Peterborough residents have vented their anger at two public meetings in recent days about the dire condition of the Curdies River, which authorities concede will take many years to resurrect.
An enormous, toxic blue green algal bloom has infested the estuary for nearly two months, killing tens of thousands of native fish and devastating the ecology of the river.
At a meeting at the town's community hall on Wednesday, organised by the Peterborough Residents' Association, a number of locals spoke of their frustration that recommendations from a comprehensive 2005 report on the river hadn't been implemented.
"That 2005 report had strong recommendations for the river and if they had been properly implemented we wouldn't be in this situation," Peterborough's Barb Mullen told a group, including representatives of the Corangamite Catchment Management Authority, Wannon Water and dozens of fellow residents.
Paaratte eel fisherman Zac Taylor said he remembered blue green algae appearing in the river as far back as 1997, but the health of the river had become "worse and worse and worse" and the current conditions were by far the worst he had seen there.
"There are more dead fish in there this morning, which obviously isn't good," he said, adding it wasn't just native fish that had been wiped out.
"The worms are dead, and the crabs, the native minnows are all gone."
Mr Taylor said it was nearly a decade since he had seen baby bream in the river, and four years since he had seen any baby perch.
Corangamite Catchment Management Authority chief executive John Riddiford addressed the meeting to hear from locals and offer his thoughts on possible solutions.
He conceded authorities "need(ed) to do better".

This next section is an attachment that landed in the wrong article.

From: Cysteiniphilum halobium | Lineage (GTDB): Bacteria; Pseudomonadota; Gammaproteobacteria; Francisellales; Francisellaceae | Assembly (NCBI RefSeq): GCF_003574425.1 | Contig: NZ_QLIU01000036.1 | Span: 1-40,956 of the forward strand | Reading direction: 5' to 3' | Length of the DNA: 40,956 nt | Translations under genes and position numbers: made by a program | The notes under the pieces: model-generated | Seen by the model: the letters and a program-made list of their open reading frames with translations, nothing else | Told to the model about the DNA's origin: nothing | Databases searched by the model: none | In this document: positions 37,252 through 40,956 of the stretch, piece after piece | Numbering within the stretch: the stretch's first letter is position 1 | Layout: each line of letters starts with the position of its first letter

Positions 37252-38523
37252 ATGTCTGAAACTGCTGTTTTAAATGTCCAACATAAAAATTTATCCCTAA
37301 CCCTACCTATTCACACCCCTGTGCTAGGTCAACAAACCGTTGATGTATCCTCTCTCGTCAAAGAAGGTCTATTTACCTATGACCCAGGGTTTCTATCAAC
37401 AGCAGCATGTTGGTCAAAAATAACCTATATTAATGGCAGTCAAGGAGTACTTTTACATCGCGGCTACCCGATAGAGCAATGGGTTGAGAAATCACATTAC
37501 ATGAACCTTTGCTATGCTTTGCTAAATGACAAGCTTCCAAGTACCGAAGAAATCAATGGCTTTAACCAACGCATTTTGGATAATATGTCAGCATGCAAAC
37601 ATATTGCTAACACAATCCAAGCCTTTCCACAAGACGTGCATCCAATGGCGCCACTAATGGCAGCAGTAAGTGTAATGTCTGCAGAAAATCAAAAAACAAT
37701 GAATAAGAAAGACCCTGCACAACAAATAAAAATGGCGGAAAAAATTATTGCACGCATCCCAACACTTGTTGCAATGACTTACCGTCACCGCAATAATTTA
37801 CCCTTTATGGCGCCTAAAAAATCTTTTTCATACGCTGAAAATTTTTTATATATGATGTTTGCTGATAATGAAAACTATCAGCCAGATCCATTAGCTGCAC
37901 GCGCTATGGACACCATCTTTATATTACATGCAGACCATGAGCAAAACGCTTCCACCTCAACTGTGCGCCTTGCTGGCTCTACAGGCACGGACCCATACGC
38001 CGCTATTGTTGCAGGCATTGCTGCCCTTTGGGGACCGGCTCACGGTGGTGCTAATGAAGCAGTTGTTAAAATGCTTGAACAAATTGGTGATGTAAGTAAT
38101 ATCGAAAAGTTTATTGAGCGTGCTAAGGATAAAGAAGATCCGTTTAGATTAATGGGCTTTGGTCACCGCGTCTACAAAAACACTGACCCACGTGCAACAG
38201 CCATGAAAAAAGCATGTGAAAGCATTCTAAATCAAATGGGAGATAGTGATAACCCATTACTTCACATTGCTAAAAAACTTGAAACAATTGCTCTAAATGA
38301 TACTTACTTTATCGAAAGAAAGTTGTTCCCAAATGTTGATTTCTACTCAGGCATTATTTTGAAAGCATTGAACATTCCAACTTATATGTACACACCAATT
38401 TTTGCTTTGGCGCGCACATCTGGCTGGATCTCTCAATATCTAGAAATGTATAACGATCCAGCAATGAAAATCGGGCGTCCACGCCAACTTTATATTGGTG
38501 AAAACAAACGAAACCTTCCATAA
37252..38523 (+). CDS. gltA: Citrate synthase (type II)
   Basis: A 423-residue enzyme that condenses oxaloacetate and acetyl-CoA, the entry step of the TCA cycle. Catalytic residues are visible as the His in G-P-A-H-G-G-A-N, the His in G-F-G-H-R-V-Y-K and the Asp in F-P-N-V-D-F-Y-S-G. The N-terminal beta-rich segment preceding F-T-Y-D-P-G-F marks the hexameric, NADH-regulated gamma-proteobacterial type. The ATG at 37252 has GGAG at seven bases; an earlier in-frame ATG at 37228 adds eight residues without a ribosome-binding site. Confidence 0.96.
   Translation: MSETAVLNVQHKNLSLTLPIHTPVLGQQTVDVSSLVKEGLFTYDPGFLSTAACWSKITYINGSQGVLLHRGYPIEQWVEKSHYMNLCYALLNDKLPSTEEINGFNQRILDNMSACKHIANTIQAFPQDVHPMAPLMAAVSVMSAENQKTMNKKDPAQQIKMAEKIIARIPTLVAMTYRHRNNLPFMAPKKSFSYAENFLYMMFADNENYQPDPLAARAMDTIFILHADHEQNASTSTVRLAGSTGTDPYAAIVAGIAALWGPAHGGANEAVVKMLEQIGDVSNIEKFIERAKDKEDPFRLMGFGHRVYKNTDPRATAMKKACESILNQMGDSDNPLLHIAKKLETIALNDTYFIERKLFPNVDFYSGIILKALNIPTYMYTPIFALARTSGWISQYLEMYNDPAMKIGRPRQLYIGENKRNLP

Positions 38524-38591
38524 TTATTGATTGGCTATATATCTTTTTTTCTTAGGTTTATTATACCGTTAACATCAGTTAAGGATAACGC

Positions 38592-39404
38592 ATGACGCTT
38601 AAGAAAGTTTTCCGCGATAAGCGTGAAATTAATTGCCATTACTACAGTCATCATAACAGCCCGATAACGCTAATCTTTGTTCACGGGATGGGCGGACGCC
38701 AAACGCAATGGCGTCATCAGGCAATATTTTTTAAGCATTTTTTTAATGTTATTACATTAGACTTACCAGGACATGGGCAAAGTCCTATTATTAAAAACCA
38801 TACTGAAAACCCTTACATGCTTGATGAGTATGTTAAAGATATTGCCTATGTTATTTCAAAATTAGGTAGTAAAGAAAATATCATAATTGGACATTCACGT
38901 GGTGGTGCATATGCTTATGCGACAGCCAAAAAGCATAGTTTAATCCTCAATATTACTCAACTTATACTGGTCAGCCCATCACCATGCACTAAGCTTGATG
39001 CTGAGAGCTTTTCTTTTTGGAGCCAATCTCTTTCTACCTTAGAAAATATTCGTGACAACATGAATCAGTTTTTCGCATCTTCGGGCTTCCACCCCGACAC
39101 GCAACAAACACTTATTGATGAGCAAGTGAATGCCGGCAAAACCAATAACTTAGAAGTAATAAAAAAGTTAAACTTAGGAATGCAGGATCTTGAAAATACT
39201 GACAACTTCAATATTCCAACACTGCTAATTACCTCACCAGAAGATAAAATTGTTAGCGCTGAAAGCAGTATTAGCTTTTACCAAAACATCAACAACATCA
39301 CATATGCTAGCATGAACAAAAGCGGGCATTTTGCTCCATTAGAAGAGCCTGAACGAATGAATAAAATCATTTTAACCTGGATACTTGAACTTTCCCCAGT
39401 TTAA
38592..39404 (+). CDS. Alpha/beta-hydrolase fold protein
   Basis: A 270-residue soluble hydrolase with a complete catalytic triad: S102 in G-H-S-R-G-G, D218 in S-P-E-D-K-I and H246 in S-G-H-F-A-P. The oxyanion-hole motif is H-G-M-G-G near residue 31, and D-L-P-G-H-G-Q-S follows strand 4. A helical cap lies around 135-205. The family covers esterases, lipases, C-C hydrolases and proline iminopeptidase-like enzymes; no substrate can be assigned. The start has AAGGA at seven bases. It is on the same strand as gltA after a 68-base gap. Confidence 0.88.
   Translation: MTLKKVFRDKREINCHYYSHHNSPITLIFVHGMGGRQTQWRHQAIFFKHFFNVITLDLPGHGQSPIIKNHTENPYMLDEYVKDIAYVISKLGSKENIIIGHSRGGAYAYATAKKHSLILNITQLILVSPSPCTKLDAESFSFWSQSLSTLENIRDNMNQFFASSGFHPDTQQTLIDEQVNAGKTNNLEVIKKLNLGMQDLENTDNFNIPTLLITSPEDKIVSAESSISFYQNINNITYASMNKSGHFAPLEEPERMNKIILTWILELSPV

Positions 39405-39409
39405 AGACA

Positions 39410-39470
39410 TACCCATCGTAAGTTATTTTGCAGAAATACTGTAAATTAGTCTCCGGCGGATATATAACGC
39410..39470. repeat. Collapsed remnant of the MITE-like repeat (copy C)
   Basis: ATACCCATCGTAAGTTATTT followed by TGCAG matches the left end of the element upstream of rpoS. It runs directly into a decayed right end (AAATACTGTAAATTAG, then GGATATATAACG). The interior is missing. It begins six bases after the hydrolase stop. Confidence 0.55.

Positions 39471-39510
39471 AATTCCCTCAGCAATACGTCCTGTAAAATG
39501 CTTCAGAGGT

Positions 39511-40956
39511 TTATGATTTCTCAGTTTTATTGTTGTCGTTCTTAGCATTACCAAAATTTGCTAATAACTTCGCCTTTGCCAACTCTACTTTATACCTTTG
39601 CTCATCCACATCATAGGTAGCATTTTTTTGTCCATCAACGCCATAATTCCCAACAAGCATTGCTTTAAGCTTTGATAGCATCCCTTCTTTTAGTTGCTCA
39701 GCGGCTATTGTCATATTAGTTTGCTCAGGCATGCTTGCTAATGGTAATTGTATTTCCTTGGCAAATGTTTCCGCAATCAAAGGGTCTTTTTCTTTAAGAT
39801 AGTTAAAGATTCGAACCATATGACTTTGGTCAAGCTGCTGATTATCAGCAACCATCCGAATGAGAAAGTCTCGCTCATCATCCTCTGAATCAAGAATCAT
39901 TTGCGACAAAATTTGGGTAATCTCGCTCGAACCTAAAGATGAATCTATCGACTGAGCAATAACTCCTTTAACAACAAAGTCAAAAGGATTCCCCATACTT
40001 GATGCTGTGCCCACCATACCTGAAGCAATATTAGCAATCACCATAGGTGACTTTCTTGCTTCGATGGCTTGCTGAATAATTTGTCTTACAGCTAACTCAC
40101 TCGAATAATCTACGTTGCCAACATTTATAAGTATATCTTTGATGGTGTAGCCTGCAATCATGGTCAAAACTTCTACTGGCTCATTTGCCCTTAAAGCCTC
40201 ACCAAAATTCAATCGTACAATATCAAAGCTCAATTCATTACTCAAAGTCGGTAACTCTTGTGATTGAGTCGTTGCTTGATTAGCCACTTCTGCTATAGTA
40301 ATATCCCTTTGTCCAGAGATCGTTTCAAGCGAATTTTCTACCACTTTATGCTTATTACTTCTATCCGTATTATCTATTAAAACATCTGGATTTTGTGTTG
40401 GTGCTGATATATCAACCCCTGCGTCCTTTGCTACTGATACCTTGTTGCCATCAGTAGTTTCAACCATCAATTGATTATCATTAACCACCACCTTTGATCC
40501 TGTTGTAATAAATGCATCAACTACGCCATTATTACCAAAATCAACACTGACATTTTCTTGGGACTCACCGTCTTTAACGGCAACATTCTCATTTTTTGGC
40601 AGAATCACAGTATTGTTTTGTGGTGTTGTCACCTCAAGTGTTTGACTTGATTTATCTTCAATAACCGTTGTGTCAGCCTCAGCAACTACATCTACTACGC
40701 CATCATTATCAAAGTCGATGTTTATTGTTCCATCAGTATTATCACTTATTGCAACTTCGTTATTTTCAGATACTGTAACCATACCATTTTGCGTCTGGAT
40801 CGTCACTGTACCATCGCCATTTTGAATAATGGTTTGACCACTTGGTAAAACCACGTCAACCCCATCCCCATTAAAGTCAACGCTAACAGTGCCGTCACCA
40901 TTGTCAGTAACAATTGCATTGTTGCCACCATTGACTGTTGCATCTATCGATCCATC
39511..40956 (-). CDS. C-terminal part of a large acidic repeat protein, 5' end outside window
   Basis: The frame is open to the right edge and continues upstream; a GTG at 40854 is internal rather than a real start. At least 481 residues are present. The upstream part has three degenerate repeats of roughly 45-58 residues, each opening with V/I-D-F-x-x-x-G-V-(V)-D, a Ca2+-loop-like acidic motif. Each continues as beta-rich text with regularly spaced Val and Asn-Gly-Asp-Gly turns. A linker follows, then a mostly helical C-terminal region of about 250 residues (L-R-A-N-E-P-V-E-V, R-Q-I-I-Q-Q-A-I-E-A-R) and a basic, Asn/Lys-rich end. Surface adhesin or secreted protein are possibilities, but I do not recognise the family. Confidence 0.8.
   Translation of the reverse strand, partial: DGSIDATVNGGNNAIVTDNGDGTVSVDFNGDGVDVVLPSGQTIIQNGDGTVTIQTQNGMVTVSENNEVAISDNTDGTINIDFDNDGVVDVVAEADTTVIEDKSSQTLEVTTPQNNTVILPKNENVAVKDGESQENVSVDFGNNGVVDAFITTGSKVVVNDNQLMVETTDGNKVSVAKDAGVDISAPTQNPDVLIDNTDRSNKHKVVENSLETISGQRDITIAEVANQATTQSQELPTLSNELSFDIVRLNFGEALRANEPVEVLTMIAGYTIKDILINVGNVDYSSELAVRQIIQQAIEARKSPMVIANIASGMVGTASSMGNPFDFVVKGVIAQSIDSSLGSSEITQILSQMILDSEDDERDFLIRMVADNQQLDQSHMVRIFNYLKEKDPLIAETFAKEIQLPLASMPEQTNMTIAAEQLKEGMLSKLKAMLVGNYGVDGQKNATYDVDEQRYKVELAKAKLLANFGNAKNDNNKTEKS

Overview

"I know there were concerns about the alacrity of the response to the fish kill and particularly the stock death," he said.
He said the herd of cows found dead in the river had spurred the dairy industry into action because it had harmed their reputation.
"They know they need to get their act together," he said.
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Mr Riddiford spruiked the CCMA installing 42km of fencing along the Curdies over the past four years at a cost of $1.1 million, with another 13km scheduled this year.
But at that pace it could take a century to fence the entire catchment. Mr Riddiford said "resource constraints" were an issue.
"To have effective mitigation against blue green algae the program needs to be significantly expanded," he said.
At a separate meeting last Friday night, Member for Polwarth Richard Riordan spoke about the need for authorities to work closely with dairy farmers to find out how they could be supported to fence off and revegetate their river frontage.
Many residents focused on the lack of an overarching coordinating body for the river, but the most glaring deficiency appeared to be a lack of funding and political will.
The Department of Environment, Land, Water and Planning was aware of the meeting but did not send a representative. PRA chair Ron Irvine asked Mr Riddiford why DELWP had been so reluctant to assist with the crisis.
"That's a question I've put to them and it's a question I think you should put to them too," Mr Riddiford said.
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